Thursday, January 6, 2011

Graphic Medicine 2011

A few weeks ago I mentioned that I'm helping organize a Graphic Medicine conference in Chicago as a follow-up to the 2010 London conference I enjoyed so much. For some reason, someone thought I might be useful and asked if I'd join the committee; for some reason, I said "yes." We hope the cartoonists, medical professionals, academics, writers, critics and fans who come to the "Comics & Medicine: The Sequential Art of Illness" conference at Northwestern University June 9-11, 2011 get as much out of the next event as I did the last.

In recent weeks we've lined up Scott McCloud, Phoebe Gloeckner and David Small as keynote speakers, which is a very impressive roster of comics talent. We also issued a "Call for Papers" asking people to propose ideas for papers, panels, workshops and poster sessions they'd want to present in Chicago. Now we're trying to drum up some publicity (which, honestly, this blog post is a tiny contribution to) so that potential participants will check out the Call for Papers and help us program this thing. The deadline is February 28.

The one time I met Scott McCloud, our conversation went something like this: Him: "Congratulations." Me: "Thanks." Then he handed me an Eisner Award. I'm hoping to renew our acquaintance in Chicago.

Johanna Draper Carlson (who was one of the very first pros to say nice things about my Mom's Cancer webcomic and I'll never forget it) at "Comics Worth Reading" just posted an interview with me about the conference. Rather than repeat it all, I'll suggest anyone interested in the details go read it there.

More information about the Chicago conference, including the Call for Papers, is available at the Graphic Medicine website. That site is maintained by Ian Williams, the cartoonist/physician who invited me to London and is also involved in the planning for Chicago.

In London last June with Ian Williams, whose acquaintance I also hope to renew.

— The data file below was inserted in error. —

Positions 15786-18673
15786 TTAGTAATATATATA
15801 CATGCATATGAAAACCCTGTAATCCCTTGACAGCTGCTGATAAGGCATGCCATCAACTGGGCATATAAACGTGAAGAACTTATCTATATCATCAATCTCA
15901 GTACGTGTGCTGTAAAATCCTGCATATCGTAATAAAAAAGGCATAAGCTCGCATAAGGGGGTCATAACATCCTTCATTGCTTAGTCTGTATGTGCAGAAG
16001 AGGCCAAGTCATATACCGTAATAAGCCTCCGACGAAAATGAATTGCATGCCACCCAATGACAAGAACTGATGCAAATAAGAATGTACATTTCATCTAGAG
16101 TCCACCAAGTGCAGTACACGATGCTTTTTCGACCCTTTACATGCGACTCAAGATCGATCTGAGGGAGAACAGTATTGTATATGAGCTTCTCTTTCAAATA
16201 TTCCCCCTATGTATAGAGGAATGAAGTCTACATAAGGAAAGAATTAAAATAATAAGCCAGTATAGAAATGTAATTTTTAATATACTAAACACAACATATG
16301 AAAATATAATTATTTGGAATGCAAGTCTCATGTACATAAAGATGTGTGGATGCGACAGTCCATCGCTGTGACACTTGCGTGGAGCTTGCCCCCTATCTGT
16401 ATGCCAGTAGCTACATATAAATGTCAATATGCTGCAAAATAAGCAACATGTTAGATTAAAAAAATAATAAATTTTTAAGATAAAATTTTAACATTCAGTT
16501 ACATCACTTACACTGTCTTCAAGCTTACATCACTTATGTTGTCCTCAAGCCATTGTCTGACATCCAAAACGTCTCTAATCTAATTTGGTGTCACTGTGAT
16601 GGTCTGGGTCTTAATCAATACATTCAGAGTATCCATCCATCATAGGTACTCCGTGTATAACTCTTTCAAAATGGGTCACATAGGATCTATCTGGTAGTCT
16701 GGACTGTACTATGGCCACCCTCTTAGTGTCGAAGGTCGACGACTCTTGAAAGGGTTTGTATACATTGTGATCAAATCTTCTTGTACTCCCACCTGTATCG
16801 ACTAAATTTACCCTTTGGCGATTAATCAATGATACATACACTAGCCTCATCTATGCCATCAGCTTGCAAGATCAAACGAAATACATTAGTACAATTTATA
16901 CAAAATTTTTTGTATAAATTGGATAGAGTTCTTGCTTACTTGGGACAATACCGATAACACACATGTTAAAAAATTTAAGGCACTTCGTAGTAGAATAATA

It's an understatement to say I'm not much of a team player or joiner. If I hadn't had such a terrific time in London, and didn't feel that Graphic Medicine was a worthwhile idea, I wouldn't be involved. As I told Johanna, I think these conferences focus on an aspect of comics with vast untapped potential to make a lot of difference in people's lives. Mom's Cancer gave me a peek at that potential. I'd like to see it develop.



Mike said...

I'd be interested in knowing how wide the net is that you're casting. Would something like Raina Telgemeier's "Smile" be considered medical or social?

Brian Fies said...

Mike, it's hard to say and not my call (although I'm on the committee). I've read "Smile" (and know Raina) and think it's a swell book, but my first impression is it's kind of a borderline case. The book's about being a young teen, only part of which is Raina's dental drama. However, I'll bet if she wanted to she could put together a powerful 20-minute presentation about her medical experience and how she portrayed it that would be a perfect fit. I could see her being one of three or four people on a very interesting panel. Entirely hypothetically, of course, I'm sure she has no idea the conference exists.

Our net is wide. We're open to being suprised by unexpected proposals. I think the hard part of the job will be fitting them together into something coherent.

Mike Lynch said...

Mike's 2 cents: Joyce Farmer's 2010 graphic novel SPECIAL EXITS, a fictionalized account of her own parents decline and eventual death, may be worth considering. It's one of the best GNs I've read.

Brian Fies said...

Thanks, Mike. Haven't seen it, I'll check it out.